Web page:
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Another SDPD Officer Faces Sex-Crime Accusation


William Lansdowne, San Diego Police Chief


Photo by Nicholas McVicker

San Diego Police Chief William Lansdowne speaks with KPBS staff before going on the air with KPBS Midday Edition, Feb. 20, 2014.

Police Chief William Lansdowne announced Wednesday evening that another patrolman in his department was under investigation for possible sexual misconduct involving a woman in his custody.

The disclosure about the six-year San Diego police veteran, whose name was not released, came on a day when another San Diego Police Department officer facing criminal charges for allegedly groping and demanding sexual favors from female detainees resigned.

As of late afternoon, Christopher Hays, 30, "no longer works for the San Diego Police Department,'' SDPD public-affairs Lt. Kevin Mayer said.

Lansdowne disclosed the other investigation during a hastily called briefing at downtown police headquarters. The officer in question has been placed on leave pending the outcome of the case, Lansdowne said.

Special Feature From 2011: "Chief Lansdowne Apologizes For Police Misconduct"

Back in May 2011, nine San Diego police officers were accused of misconduct within three months. Police Chief William Lansdowne apologized for the incidents.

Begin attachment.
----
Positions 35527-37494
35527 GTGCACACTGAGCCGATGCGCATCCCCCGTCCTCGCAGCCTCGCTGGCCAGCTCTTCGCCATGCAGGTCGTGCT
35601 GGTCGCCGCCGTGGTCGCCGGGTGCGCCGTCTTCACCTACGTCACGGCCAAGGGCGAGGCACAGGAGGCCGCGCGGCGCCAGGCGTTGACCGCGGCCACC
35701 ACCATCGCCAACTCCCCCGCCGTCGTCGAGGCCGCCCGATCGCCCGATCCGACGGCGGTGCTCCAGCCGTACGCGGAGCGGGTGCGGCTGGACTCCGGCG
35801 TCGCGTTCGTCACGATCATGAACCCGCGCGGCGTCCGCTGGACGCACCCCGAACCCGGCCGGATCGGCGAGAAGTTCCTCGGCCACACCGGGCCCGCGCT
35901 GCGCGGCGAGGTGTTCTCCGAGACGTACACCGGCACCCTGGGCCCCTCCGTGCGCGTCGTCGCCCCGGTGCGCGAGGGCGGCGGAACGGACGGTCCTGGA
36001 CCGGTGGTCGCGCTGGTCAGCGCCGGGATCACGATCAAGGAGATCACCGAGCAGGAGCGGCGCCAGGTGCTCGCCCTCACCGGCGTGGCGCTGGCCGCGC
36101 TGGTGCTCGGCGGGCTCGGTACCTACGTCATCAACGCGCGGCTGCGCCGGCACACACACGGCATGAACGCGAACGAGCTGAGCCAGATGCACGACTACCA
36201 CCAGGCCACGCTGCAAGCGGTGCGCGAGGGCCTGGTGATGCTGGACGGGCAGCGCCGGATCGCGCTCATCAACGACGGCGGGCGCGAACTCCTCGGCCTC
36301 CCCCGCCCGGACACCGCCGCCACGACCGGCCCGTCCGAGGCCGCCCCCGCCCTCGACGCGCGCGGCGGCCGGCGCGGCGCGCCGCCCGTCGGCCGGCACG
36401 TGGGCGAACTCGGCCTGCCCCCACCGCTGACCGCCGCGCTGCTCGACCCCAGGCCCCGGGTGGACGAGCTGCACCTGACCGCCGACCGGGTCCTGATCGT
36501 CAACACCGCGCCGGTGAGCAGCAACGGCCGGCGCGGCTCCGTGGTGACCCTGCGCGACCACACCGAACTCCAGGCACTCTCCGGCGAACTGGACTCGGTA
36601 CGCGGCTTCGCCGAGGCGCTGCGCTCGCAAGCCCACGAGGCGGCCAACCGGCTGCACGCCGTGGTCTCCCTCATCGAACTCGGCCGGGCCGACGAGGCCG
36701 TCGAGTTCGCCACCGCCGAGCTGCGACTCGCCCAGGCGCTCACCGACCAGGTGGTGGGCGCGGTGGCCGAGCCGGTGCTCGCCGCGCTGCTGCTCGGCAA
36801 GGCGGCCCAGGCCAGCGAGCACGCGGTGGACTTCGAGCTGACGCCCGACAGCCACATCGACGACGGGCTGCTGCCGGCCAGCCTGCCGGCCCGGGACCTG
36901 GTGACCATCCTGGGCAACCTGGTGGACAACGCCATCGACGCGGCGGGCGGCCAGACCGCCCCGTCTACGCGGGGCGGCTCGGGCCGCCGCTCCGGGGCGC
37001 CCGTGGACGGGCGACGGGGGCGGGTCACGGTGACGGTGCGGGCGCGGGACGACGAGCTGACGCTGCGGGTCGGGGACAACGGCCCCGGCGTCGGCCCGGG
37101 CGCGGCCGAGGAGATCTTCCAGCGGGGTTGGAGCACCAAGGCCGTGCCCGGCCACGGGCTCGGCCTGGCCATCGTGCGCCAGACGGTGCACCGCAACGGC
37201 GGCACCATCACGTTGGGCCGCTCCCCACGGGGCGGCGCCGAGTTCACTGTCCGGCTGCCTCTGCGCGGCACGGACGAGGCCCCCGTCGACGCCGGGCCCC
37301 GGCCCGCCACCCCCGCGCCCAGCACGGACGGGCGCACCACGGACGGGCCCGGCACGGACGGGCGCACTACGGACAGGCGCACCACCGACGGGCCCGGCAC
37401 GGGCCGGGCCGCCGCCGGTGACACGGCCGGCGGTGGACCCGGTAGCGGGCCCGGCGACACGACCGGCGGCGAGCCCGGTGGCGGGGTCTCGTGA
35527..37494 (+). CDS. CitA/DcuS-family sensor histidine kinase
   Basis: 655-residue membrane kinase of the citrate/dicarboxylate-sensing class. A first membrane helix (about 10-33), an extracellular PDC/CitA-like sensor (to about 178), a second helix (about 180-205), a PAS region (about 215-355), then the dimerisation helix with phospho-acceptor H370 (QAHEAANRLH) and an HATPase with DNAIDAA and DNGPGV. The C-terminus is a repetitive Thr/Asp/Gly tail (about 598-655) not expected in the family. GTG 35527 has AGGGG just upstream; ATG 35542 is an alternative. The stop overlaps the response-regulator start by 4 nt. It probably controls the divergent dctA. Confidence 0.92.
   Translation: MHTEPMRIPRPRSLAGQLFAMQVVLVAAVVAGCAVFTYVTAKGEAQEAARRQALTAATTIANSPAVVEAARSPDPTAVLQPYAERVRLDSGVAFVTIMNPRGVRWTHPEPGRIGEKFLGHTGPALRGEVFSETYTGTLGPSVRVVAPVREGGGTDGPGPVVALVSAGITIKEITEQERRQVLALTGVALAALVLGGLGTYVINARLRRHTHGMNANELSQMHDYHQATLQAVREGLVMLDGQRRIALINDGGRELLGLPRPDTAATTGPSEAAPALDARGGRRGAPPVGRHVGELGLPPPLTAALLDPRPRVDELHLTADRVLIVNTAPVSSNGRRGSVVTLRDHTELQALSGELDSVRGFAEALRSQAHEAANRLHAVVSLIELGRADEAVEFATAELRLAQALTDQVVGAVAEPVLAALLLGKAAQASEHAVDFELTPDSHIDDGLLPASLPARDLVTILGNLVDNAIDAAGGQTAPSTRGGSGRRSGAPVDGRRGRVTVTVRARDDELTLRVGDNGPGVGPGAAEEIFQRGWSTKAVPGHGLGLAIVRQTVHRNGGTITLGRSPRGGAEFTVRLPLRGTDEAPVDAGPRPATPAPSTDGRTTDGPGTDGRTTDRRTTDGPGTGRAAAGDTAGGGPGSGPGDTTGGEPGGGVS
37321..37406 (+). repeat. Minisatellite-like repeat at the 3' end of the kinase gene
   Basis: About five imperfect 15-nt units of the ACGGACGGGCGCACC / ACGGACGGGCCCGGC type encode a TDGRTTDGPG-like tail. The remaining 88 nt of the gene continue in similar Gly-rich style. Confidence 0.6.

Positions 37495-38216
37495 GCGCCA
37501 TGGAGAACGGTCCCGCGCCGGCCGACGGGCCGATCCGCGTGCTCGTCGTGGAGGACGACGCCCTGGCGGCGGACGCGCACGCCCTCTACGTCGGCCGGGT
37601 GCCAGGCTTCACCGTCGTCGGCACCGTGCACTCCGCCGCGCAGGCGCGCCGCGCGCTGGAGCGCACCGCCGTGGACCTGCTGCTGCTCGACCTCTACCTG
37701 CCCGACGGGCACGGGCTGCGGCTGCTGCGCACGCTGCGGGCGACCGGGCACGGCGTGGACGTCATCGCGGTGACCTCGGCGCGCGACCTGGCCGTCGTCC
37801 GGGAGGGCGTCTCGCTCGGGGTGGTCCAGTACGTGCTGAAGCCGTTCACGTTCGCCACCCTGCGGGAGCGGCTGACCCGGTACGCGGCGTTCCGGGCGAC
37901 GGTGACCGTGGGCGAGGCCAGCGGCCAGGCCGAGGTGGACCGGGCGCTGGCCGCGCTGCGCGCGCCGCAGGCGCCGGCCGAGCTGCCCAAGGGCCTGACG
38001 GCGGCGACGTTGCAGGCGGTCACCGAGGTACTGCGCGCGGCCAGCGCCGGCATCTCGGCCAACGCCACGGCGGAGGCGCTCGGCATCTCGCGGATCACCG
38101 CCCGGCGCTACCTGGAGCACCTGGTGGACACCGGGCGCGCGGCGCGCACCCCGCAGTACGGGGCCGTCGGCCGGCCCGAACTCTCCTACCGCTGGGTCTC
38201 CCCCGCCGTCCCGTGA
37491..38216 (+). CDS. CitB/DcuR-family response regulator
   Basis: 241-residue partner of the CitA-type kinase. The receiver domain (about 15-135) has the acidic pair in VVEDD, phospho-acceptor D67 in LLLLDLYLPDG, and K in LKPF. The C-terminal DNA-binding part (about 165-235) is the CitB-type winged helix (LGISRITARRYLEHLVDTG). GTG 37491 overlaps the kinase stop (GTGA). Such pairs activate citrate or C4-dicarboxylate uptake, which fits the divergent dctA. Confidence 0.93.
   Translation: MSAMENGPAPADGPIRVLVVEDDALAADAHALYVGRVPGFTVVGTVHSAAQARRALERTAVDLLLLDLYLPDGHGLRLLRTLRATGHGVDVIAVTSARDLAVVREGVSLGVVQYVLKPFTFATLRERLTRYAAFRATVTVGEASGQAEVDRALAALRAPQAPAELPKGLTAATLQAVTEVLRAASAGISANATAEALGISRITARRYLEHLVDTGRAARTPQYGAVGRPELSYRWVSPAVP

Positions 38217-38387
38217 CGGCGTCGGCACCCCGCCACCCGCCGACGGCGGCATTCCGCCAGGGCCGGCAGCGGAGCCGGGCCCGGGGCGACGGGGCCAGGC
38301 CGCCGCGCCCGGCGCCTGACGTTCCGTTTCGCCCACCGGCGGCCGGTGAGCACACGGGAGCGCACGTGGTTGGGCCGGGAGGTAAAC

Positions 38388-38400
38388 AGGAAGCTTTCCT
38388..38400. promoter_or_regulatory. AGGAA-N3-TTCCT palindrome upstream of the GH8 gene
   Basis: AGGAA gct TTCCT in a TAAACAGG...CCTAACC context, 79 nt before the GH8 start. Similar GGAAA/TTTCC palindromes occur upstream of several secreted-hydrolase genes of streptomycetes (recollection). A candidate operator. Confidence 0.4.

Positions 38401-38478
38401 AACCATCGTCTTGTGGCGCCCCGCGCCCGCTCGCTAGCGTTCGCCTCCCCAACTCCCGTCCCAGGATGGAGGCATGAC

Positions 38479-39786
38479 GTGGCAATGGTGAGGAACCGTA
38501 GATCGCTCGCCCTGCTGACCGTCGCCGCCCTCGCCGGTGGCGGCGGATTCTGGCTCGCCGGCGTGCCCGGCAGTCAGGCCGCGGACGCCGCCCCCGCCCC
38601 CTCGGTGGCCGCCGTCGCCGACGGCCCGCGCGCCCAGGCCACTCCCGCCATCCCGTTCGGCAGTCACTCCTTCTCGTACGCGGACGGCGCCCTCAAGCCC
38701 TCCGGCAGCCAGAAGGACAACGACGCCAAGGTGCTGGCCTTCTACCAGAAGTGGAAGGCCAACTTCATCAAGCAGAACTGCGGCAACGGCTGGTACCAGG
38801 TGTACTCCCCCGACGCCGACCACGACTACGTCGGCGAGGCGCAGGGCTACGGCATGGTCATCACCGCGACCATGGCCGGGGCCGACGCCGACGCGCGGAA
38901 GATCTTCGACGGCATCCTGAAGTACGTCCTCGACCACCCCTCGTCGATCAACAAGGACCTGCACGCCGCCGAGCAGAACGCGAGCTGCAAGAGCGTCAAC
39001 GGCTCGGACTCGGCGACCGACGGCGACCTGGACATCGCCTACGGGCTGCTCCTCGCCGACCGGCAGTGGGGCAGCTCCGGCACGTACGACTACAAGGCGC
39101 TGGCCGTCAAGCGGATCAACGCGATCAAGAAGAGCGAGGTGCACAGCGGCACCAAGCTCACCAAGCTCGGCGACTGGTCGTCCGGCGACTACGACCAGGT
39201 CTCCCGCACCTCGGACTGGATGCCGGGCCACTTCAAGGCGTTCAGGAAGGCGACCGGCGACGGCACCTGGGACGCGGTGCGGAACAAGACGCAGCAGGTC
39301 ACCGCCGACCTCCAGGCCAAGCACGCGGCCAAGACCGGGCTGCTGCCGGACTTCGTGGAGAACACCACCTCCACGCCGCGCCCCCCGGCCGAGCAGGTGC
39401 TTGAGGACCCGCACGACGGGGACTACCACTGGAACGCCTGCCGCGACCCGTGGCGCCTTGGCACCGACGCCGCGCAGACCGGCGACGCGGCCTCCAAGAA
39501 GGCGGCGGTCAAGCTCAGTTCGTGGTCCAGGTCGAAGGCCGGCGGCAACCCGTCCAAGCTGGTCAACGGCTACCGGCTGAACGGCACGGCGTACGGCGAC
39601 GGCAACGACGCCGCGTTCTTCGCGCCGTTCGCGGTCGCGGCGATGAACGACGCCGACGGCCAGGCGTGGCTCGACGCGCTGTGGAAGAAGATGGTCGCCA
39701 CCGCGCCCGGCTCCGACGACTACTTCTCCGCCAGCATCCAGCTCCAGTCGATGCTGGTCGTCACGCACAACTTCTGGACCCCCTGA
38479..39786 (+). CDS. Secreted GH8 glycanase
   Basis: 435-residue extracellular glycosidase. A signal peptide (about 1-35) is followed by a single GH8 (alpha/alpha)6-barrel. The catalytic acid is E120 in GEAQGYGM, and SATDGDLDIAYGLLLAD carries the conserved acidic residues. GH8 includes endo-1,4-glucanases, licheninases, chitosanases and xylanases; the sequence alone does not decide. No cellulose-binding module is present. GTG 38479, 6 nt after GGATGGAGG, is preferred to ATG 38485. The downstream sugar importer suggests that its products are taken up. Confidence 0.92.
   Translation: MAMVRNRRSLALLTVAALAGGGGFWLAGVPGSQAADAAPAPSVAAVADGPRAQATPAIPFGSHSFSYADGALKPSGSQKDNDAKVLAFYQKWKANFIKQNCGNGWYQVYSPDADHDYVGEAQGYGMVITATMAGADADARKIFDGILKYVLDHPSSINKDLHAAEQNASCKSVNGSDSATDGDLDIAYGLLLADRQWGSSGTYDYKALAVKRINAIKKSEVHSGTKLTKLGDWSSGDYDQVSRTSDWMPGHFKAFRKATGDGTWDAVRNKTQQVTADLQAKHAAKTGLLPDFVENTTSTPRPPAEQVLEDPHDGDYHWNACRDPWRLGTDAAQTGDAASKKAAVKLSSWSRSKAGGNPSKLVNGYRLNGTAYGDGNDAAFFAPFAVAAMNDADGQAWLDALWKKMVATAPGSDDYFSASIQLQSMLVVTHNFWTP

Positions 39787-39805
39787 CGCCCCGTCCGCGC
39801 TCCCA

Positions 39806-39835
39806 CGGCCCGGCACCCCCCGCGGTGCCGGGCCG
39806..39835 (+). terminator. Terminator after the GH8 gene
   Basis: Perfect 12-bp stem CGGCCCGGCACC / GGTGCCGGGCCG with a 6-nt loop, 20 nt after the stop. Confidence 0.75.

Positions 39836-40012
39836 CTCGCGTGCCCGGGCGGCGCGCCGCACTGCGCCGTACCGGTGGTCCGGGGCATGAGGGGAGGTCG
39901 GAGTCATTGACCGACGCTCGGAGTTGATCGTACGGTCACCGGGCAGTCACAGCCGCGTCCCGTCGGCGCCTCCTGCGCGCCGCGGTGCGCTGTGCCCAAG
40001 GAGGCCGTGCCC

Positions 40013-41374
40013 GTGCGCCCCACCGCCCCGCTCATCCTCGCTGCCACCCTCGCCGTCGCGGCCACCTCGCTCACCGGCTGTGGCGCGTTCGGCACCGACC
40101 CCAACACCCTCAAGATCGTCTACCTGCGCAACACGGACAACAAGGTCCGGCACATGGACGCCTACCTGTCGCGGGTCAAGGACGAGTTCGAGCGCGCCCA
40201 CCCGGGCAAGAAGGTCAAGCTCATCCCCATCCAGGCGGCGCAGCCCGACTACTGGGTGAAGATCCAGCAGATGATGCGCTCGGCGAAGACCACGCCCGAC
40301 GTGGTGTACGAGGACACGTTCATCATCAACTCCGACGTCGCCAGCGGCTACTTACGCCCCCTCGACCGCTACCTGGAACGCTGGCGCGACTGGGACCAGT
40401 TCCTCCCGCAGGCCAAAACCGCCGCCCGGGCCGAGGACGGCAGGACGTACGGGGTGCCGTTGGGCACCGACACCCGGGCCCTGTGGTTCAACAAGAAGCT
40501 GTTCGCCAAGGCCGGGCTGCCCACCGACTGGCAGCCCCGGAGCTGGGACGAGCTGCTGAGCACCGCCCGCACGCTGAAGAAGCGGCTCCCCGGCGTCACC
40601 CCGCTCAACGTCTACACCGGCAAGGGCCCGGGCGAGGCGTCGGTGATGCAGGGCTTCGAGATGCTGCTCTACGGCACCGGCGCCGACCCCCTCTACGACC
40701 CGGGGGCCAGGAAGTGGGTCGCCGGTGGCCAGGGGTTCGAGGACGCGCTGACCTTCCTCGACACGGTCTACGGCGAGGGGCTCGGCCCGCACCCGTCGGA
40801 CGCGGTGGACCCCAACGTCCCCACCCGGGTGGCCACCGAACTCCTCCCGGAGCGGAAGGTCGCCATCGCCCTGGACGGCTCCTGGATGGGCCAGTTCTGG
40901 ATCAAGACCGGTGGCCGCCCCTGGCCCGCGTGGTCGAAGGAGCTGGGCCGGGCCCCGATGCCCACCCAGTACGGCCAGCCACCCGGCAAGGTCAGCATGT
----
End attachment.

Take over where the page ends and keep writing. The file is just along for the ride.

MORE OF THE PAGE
The alleged victim in the latest case came forward last Wednesday, initially contending that the officer who groped her and exposed himself to her following her arrest on suspicion of auto theft last year was Hays, the chief said. She later changed her identification following questioning by detectives.

Lansdowne said he was prevented by law from identifying the new suspect, because the patrolman has not been charged with a crime.

During the news conference, SDPD officials also announced a plan to require that two officers be present following the arrest of female suspects.

The change, designed to preclude sexual improprieties by officers, should go into effect over the next several days, Mayer said.

Hays pleaded not guilty on Tuesday to a pair of felony false imprisonment counts and three misdemeanor sexual battery allegations. He faces up to three years and eight months in prison if convicted.

Following Hays' arraignment, defense attorney Kerry Armstrong told reporters his client's decision to resign was by no means an indication that he had "done anything wrong.'' Armstrong said.

"He's extremely upset with the police department for not backing him in this case, and it's really hurt him,'' Armstrong said. "He's very upset about it, and he thinks that his career in law enforcement is over because of these allegations.''

Hays, a former Marine and married father of two, served with the department for four years before being arrested 10 days ago. His father-in-law is SDPD Assistant Chief Mark Jones.

The charges against Hays, who is free on $130,000 bail, involve four women he allegedly victimized between October and December of last year, according to District Attorney Bonnie Dumanis. Several of them claim that he groped them during searches, and one told investigators he forced her to perform a sex act in the back of his patrol car.

Three other women also have come forward and accused Hays of similar illegal acts. Those allegations remain under review, Dumanis said.

A preliminary hearing in the case is scheduled for April 22.

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